El­yse dis­cov­ered a clutch of gam­ing apps had up­loaded her con­tact info, although she couldn’t re­call ever us­ing them. I found un­fa­mil­iar Face­book photos, and that Face­book some­how knew which of its ad­ver­tis­ers had my con­tact in­for­ma­tion, although I never log in to apps or sites with my Face­book lo­gin.

And that’s just Face­book and Google. If you’ve ever signed up to a store’s email to get that 15 per cent off your next pur­chase, chances are that store is now track­ing your be­hav­iour. Ama­zon records ev­ery­thing you’ve ever bought, ev­ery prod­uct re­view you’ve writ­ten. And stop to think about the playlists served up by Spo­tify or the apps that rec­om­mend books es­pe­cially for you, and you’ll re­alise the only way they can do that is by min­ing the data of mil­lions of other users to find peo­ple who seem to have sim­i­lar tastes.

Should we re­ally be sur­prised?

‘‘Pri­vacy?’’ asks mar­ket­ing lec­turer James Richard. ‘‘There’s no such thing.’’

‘‘Ev­ery­thing you do or say, your net­works, your con­tacts, ev­ery­thing about you is col­lected and ex­ists some­where. The laws we en­act around pri­vacy I con­sider sim­i­lar to the locks you put on the doors of your house. It makes you feel safe, but if some­one wants to break into your house, they’re go­ing to do it.’’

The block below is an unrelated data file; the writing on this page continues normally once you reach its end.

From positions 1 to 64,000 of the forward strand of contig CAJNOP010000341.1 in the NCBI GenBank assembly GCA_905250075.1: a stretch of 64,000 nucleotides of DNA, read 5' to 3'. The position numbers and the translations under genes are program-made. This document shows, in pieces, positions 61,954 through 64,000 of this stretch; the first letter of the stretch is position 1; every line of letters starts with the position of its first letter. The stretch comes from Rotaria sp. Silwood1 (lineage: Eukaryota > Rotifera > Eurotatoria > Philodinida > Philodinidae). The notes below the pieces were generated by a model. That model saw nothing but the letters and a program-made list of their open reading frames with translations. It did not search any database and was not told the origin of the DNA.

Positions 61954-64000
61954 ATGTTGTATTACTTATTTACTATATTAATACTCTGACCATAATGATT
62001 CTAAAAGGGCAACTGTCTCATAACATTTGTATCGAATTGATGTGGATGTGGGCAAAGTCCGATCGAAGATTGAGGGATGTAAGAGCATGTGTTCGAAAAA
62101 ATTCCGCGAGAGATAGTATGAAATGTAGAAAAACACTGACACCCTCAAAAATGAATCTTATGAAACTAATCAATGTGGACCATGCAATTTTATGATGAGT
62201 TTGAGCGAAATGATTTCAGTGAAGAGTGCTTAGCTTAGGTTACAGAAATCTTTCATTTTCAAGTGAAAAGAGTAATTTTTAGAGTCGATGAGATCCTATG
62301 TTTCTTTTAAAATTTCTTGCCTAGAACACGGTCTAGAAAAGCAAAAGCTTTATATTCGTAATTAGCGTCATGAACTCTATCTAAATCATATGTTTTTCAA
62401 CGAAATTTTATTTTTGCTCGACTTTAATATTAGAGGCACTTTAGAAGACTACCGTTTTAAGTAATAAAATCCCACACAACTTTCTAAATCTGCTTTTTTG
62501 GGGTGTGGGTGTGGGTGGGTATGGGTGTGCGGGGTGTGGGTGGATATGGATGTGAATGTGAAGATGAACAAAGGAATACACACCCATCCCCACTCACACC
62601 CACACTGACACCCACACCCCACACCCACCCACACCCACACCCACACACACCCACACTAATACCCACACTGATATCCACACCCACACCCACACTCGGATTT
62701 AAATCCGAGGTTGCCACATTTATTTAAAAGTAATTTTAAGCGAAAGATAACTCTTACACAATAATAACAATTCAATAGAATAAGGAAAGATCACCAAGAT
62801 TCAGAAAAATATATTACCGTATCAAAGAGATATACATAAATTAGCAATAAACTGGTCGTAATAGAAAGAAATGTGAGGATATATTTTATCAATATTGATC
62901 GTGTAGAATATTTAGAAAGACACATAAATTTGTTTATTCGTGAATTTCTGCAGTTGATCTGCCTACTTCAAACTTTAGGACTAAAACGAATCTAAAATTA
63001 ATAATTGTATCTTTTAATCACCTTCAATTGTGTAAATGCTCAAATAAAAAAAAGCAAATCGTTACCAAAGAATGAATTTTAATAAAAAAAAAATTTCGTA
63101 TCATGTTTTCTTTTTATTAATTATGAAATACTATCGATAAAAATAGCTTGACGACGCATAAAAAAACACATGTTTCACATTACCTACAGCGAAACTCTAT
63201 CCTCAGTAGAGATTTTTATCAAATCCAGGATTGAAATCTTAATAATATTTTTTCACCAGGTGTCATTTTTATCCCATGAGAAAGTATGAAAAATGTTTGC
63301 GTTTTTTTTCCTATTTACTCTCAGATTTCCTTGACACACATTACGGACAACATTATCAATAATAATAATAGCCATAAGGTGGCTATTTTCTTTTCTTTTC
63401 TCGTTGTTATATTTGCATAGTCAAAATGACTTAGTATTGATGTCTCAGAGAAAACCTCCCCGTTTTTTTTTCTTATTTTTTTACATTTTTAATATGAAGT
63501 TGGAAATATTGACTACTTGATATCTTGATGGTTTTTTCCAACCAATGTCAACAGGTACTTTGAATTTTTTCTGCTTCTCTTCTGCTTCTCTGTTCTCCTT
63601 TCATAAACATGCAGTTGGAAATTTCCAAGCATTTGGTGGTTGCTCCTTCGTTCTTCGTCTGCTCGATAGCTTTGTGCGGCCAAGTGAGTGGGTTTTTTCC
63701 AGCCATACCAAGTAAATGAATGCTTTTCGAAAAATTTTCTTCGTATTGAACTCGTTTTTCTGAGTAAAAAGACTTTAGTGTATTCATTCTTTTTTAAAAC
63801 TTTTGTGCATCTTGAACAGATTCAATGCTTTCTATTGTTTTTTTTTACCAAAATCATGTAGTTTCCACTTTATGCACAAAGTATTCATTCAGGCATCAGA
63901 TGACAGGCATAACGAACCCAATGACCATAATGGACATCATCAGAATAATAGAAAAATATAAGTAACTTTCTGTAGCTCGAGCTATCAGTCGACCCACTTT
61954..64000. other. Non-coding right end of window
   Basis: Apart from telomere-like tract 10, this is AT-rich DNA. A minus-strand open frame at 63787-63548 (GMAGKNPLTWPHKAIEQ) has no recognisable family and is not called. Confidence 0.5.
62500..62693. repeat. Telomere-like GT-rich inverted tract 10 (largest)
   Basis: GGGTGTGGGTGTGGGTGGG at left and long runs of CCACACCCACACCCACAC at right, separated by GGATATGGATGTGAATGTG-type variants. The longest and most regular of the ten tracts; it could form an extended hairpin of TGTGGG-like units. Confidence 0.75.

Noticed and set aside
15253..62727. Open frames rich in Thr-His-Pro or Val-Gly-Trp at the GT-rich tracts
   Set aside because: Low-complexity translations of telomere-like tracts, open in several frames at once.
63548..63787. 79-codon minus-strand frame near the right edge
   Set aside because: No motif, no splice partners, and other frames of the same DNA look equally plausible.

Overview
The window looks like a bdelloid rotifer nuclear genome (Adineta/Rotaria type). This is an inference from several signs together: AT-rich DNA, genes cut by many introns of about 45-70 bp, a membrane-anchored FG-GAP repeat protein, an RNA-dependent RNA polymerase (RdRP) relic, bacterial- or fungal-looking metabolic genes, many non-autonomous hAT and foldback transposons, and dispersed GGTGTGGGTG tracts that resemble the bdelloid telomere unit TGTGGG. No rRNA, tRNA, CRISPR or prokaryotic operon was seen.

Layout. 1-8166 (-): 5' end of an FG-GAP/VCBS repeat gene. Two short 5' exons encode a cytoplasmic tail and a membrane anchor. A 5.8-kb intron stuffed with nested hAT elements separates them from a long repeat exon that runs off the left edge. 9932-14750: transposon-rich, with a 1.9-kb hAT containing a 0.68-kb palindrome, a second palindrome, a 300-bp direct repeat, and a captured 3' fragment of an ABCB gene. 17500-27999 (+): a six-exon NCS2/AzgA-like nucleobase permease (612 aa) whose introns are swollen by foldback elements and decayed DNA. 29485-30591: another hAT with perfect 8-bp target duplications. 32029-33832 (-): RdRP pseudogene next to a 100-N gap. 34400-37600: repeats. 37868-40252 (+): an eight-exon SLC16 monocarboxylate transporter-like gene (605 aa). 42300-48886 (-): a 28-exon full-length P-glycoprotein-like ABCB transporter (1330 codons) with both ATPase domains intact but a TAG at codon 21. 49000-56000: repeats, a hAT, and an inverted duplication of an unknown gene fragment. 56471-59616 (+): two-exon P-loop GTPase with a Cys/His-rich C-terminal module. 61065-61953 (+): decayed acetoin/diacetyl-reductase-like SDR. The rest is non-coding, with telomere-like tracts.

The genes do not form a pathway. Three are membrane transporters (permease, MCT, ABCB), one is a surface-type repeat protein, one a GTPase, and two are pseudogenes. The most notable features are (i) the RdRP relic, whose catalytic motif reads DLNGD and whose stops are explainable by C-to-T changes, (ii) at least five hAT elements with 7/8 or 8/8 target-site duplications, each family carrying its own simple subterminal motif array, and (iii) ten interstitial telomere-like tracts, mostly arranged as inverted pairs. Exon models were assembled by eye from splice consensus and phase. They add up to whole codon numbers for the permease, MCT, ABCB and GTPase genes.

Study Google’s pri­vacy pol­icy and you’ll see they read your emails, and even record phone data. But the Vic­to­ria Univer­sity aca­demic says peo­ple don’t read terms and con­di­tions, which can stretch to 30+ pages. And they don’t re­alise tech be­he­moths such as Face­book, Google and Ya­hoo own mul­ti­ple busi­nesses, and move data be­tween them. Google owns YouTube; Face­book owns In­sta­gram and mes­sag­ing app What­sApp.

Richard says busi­nesses have al­ways tried to pre­dict what peo­ple want, from the vil­lage butcher who has your Fri­day steaks ready be­fore you walk in the door. Per­son­al­i­sa­tion has al­ways been the holy grail of mar­ket­ing.

Face­book ads al­ready marry your in­ter­ests with your lo­ca­tion, which they can work out from our IP ad­dress even if you’ve left your pro­file lo­ca­tion blank. So if you’re into horserid­ing they’ll post ads for sad­dleries in your home city.